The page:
What Does Congress Do? | Scholastic
The writers of the U.S. Constitution thought Congress was so important, they listed it first! The House and Senate meet separately in the same building, The Capitol in Washington, D.C. Each Only about of those bills ever become law. Any such changes are made by amending the rules to meet new needs of the . for the President's signature, because they do not become law. Learn how laws, regulations, and executive orders are made and how to look them If the president chooses to veto a bill, in most cases Congress can vote to .
When the bill comes up for consideration, the House has a very structured debate process. Each member who wishes to speak only has a few minutes, and the number and kind of amendments are usually limited. In the Senate, debate on most bills is unlimited — Senators may speak to issues other than the bill under consideration during their speeches, and any amendment can be introduced.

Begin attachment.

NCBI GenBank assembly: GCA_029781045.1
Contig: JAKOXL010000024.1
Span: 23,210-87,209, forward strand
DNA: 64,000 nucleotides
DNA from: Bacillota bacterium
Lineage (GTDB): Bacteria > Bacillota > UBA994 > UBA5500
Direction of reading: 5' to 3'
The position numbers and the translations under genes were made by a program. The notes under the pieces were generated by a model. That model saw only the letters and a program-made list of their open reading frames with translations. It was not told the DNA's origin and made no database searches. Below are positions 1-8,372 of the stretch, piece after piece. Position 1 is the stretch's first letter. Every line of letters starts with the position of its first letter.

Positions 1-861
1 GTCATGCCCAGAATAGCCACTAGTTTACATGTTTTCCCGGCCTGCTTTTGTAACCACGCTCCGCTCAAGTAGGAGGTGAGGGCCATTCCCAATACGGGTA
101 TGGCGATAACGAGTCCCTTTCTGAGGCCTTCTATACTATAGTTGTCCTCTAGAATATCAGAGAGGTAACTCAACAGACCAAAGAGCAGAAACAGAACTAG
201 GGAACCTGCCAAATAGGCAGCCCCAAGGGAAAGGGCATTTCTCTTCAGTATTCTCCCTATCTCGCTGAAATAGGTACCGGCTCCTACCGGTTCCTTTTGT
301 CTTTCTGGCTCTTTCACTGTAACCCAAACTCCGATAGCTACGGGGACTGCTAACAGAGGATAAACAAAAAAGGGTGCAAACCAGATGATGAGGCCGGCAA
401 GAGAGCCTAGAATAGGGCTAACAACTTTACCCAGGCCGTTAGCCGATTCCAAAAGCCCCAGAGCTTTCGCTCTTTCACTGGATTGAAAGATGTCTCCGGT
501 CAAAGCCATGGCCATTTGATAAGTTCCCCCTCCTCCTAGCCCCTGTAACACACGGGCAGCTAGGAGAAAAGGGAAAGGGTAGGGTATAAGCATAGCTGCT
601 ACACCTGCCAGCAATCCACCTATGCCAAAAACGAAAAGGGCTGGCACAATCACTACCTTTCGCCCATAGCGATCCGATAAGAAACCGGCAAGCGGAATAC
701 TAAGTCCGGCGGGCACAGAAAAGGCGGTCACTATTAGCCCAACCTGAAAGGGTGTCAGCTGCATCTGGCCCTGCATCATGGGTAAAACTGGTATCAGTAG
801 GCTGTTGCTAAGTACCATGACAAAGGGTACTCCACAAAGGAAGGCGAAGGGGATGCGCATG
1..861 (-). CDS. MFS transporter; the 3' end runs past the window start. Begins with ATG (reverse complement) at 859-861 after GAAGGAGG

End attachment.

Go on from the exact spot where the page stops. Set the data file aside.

Senators can use this to filibuster bills under consideration, a procedure by which a Senator delays a vote on a bill — and by extension its passage — by refusing to stand down.
What Does Congress Do?
A supermajority of 60 Senators can break a filibuster by invoking cloture, or the cession of debate on the bill, and forcing a vote. Once debate is over, the votes of a simple majority passes the bill.
A bill must pass both houses of Congress before it goes to the President for consideration. Though the Constitution requires that the two bills have the exact same wording, this rarely happens in practice.
United States Congress - Wikipedia
To bring the bills into alignment, a Conference Committee is convened, consisting of members from both chambers. The members of the committee produce a conference report, intended as the final version of the bill. Each chamber then votes again to approve the conference report.
Depending on where the bill originated, the final text is then enrolled by either the Clerk of the House or the Secretary of the Senate, and presented to the Speaker of the House and the President of the Senate for their signatures. The bill is then sent to the President. When receiving a bill from Congress, the President has several options. If the President agrees substantially with the bill, he or she may sign it into law, and the bill is then printed in the Statutes at Large.